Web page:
I’m excited about William Lockwood, Adam Gaudette and Jonathan Dahlen, too. I really am. And every other prospect of significance in the Canucks’ system. The fact of the matter is, not one of them projects as a franchise building block, and that’s what the Canucks have needed from the moment Linden and Benning took the job.

Some of these prospects are going to inevitably not work out either. That’s why we continue to preach a volume approach in this space.

I suppose we’ll just have to wait and see if they can buck the odds. Hopefully, that’s the case. If not, new coach or otherwise, it’s going to be a painful couple of years ahead. They can decide how long a stretch that is though.

  • Bud Poile

    It takes a very special group of fans that have little to no idea how this organisation was gutted:
    ….by and large, the Canucks were one of, if not the worst drafting NHL franchise between 2008 and 2013.
    Tell Jeremy “ffs,get a life”. Where is your clown leader theses days,PQ Way?
    Jeremy Davis
    Canucks Army

  • truthseeker

    Oh my god why are all the writers covering the canucks so useless? What is this stupid obsession with having the management say the word “rebuild”? Geeeezus…..shut up already.

    They’ve BEEN rebuilding for 3 years. If you can’t figure that out…..well I don’t know what the hell to tell you. You can debate the moves…but they’ve GUTTED the team and added the younger players.

    You whine and complain about all these trades, but what have they lost? You mention the Gudbranson trade…OK….he’s not been great….but do you know how valuable D men are in the NHL? Did you not pay attention to the Hall trade. THAT is what D costs. Wingers have NO value. And a guy like McCann isn’t much better. Where is he now? Yeah. And the draft picks…..how often does a second rounder become an NHL regular? How about that 4th rounder? Yeah…..not often. So to get a proven huge D man ( you all keep whining about canuck size too) for that package is a GOOD deal. Plus Gudbranson is young.

    What else? The Vey trade. OK…he gambled and lost on that one. Again… a second rounder……big deal.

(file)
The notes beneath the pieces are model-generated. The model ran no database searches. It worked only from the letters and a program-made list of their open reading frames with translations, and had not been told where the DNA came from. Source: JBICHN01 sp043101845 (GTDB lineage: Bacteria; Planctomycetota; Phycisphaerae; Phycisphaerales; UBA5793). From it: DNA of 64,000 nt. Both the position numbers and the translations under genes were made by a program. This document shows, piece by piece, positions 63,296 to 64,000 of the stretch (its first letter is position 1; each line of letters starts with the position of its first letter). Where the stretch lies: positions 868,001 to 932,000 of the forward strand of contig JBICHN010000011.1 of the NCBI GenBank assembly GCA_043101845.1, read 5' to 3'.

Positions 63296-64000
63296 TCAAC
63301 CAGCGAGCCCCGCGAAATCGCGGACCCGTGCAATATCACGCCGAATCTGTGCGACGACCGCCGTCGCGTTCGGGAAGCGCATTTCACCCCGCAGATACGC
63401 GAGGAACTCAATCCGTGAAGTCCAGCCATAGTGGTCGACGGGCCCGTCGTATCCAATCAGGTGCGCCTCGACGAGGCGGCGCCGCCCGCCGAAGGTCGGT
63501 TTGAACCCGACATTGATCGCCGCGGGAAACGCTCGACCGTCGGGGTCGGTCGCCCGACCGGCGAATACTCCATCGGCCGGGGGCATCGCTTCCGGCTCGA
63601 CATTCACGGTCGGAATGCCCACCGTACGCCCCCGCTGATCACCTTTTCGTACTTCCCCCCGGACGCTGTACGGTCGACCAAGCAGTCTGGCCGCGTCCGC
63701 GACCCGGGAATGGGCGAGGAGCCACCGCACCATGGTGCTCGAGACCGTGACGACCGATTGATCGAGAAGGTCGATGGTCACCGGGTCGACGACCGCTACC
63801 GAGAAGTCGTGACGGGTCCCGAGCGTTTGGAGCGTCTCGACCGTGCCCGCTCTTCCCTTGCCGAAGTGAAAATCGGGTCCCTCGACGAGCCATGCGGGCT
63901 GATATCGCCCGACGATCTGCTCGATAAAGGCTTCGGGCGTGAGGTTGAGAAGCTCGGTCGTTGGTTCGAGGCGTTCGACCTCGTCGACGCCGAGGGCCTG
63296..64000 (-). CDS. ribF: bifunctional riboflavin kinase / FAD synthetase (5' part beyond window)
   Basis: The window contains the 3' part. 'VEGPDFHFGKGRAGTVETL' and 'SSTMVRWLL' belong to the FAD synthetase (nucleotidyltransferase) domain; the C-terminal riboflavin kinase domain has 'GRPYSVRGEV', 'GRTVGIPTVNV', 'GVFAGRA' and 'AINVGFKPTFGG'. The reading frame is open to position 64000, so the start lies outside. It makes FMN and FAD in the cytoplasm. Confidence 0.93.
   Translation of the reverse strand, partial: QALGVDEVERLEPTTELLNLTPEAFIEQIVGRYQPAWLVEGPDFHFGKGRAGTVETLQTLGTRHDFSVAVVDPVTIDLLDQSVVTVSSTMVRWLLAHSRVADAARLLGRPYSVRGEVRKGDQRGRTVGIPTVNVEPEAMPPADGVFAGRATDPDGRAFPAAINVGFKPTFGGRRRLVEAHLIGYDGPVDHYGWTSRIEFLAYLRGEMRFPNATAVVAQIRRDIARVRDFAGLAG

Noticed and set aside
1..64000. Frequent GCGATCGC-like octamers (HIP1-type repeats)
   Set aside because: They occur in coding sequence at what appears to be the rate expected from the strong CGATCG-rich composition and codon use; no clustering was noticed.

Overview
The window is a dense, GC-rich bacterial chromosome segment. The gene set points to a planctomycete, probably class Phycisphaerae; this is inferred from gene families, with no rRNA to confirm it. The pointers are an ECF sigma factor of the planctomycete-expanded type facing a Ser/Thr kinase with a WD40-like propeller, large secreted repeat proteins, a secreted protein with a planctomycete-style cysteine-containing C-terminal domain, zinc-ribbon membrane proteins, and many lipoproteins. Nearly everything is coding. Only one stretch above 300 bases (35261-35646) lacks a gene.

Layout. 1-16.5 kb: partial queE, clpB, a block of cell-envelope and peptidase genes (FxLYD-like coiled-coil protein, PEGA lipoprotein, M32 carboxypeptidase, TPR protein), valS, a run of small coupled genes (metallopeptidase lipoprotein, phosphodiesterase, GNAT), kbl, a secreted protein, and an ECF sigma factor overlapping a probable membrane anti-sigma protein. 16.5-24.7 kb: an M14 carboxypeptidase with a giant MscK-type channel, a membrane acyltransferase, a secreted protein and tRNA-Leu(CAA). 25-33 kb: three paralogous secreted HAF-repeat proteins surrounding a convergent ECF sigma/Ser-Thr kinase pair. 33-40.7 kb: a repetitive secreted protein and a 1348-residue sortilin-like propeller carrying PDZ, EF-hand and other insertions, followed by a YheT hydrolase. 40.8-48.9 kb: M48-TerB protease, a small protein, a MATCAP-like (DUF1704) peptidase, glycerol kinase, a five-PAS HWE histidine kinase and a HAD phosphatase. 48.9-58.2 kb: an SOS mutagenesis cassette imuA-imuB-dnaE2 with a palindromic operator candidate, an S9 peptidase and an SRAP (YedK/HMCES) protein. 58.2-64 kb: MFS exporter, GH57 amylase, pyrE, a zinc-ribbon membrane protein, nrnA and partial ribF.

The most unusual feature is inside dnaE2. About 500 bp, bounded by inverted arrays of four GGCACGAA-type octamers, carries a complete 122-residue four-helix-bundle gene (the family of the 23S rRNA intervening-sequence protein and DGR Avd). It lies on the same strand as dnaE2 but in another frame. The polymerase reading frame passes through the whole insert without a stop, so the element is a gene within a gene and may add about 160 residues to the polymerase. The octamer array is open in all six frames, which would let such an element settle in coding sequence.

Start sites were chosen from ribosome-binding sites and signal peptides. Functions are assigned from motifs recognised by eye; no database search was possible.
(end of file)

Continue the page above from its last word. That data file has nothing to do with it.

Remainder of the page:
Traded a 3rd for Dorsett…how’s that bad? How often do 3rd round picks work out?

    2nd rounder for Sutter but got back a third rounder. OK….minor loss on that one….

    then there was a 7th…..OH NO….we lost a 7th for Etem……what will we do!

    And a 5th for larsen…..gasp! The HORROR!

    They haven’t ‘lost’ that many draft picks and they haven’t lost any first rounders where it really matters.

    What’s insulting is not management…it’s the average intelligence level of canuck fans who don’t seem to realize that a general manager is a manager of employees. He’s got to MOTIVATE them. You don’t do that by saying…”hey…we’re rebuilding so…..I don’t give a …….what you do on the ice.”

    Grow up.

  • El Kabong

    Why is it pissing me off so much that Trevor or Jim won’t say rebuild?
    Maybe its because they keep saying they have a clear direction and plan yet won’t actually say it.
    The re-tool has failed yet the rebuild is under way.
    We need to trade Tanev, see if we can convince Edler to waive his NTC at the deadline, play out next season and get past the Sedins, Dorsett and Sbisa.
    Next year is already a bust, which is alright as long as we keep stocking the prospect pipeline. This year hopefully we draft 1or 2 and take our future centre, then next year another impact player probably on Defense.
    With the next two drafts and the number of young core and prospects we might just be alright.

    • DJ_44

      This really pisses you off? Why should they use the term rebuild?

      They are transitioning to a younger group, which is appropriate given the situation they were in (with veterans that had NMCs/NTCs). They have been consistent in their approach, and their statements have been consistent, at least from the 2016 TDL on, and the data proves it.

      To pull quotes from 2015 is not really appropriate. Situations change. Responsible management responds to change (as opposed to stubbornly sticking with the summer 2014 approach given that situation. (general statement, not is response to parent comment).